The legacy of Evangelicalism is pretty grim. With the culmination and climax of their pursuits in the man and character of Donald Trump, any amount of spiritual or ethical morality has been long evaporated. Their quest for power has come with many costs, the most paramount being the erosion of congregations across America. Evangelicalism is a cancer to Christianity. When it comes to cancer, it must be removed from the body to survive.

We’ll delve into many of the causes and cancers of this malignancy of faith. The leaders are consumed with power. The congregants are deluded with self-comfort and the world continues on. Does any of this have to do with Jesus or the movement he started? Nope. Does that matter to the religious pious vying for scraps of political influence? No. The legacy of Evangelicalism and thirst for status will be its own undoing. The threads are beginning to fray, but thankfully, none of this has to do with Jesus. Jesus abhorred the power structures of his day and today, he would feel much the same.

The road to redemption lies in the difficult road of self-reflection and looking deep into the sins of our past and present. It’s not an easy road to travel, but it is the necessary road nonetheless. Righting the ship isn’t an easy path to take. It’s painful especially because it calls us to own up to our own mistakes and sins. The path of forgiveness and redemption was never meant to be an easy path. Though it’s a path that Jesus calls us to. American Evangelicalism must repent and own up to its own failings in order to return to the ways and teachings of Jesus. This may sound dire, but it’s exactly the servant posture we are called to take on as followers of Jesus. To embrace these humble ways, we must be willing to travel this path.

Evangelicalism may die, but the ways of Jesus will continue and that’s not such a bad thing.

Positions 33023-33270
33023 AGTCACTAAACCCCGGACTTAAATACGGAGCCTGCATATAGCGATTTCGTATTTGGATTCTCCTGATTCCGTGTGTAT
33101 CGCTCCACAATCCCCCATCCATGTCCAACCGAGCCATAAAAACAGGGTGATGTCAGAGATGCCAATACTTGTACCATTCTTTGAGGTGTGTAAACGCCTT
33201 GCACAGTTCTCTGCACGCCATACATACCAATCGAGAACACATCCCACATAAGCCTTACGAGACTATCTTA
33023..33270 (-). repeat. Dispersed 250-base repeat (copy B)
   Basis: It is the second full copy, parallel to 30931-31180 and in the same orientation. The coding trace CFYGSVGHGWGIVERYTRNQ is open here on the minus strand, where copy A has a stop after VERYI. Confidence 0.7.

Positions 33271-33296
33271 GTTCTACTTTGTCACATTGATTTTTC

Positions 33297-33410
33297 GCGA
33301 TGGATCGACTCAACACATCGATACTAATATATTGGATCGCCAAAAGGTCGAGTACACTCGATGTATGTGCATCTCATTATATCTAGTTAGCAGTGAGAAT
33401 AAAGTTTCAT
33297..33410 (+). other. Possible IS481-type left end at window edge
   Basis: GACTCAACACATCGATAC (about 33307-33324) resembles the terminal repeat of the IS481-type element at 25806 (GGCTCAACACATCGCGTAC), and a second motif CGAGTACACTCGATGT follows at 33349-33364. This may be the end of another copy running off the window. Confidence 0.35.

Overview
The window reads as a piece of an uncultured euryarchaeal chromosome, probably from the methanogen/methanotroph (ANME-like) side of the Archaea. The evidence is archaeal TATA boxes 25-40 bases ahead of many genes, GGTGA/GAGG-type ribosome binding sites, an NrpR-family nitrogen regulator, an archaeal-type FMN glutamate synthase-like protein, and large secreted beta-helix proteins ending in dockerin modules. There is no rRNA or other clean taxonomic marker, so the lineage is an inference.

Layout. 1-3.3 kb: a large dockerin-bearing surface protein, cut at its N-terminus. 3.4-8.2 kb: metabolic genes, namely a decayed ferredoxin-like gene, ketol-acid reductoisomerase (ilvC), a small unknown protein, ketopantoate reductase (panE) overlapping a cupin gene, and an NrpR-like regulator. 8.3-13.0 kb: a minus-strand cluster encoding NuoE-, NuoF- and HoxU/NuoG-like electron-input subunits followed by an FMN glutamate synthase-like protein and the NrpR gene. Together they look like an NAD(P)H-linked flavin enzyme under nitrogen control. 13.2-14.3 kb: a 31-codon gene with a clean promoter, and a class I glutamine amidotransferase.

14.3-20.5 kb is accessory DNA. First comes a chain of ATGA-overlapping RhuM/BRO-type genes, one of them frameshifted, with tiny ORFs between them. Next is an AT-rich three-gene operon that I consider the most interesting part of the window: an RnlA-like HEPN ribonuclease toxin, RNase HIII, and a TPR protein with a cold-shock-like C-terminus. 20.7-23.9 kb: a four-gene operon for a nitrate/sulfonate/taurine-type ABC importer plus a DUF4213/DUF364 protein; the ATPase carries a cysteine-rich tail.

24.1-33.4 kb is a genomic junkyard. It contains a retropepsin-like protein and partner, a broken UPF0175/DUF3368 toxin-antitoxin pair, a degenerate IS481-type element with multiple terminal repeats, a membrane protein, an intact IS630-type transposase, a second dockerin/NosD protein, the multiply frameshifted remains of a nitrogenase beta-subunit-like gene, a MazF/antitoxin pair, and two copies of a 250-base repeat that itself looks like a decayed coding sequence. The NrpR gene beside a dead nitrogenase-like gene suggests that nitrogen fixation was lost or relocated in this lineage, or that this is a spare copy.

Click here for the transcript of Dr. Mark Labberton’s talk mentioned in the show

Come along for the ride as we skewer through life, culture, and spirituality in the face of a changing world.

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Left Christianity

a snarky take on progressive faith

With all that is crazy and ugly in American Christianity, there is always hope. After all, Jesus didn’t come to start a new religion or jumpstart an old one. He wasn’t into nationalism or populism. He was never about getting rich or powerful. Jesus came to give us a different way to engage with the world, a new set of Kingdom-minded ethics that will always be in conflict with the prevailing empire of the day. The way of Jesus is still very alive; you just might not find in a church.

I’ve recently had various conservative trolls calling me out and trying to find a label that fits my faith, worldview, and ethical system. While that I appreciate their efforts, labels are not what interest me; action is. Labels are effective tools for tribal identity, but they are also effective ways to categorize and wholeheartedly dismiss a person or a group. Labels are what are polarizing our country. We cease to see the individuality of people and only see the broadly painted groups to which they ascribe.

For contrast sake and to feed the trolls a bit, we’ll seek to find out more about the Christian left. It’s not about answers but pursuing what is happening within progressive Christianity. With our show, it’s never about the point. It’s all about the conversation, and we’re not seeking labels but always seeking how to right the ship of American Christianity and put it back on the path of being like Jesus.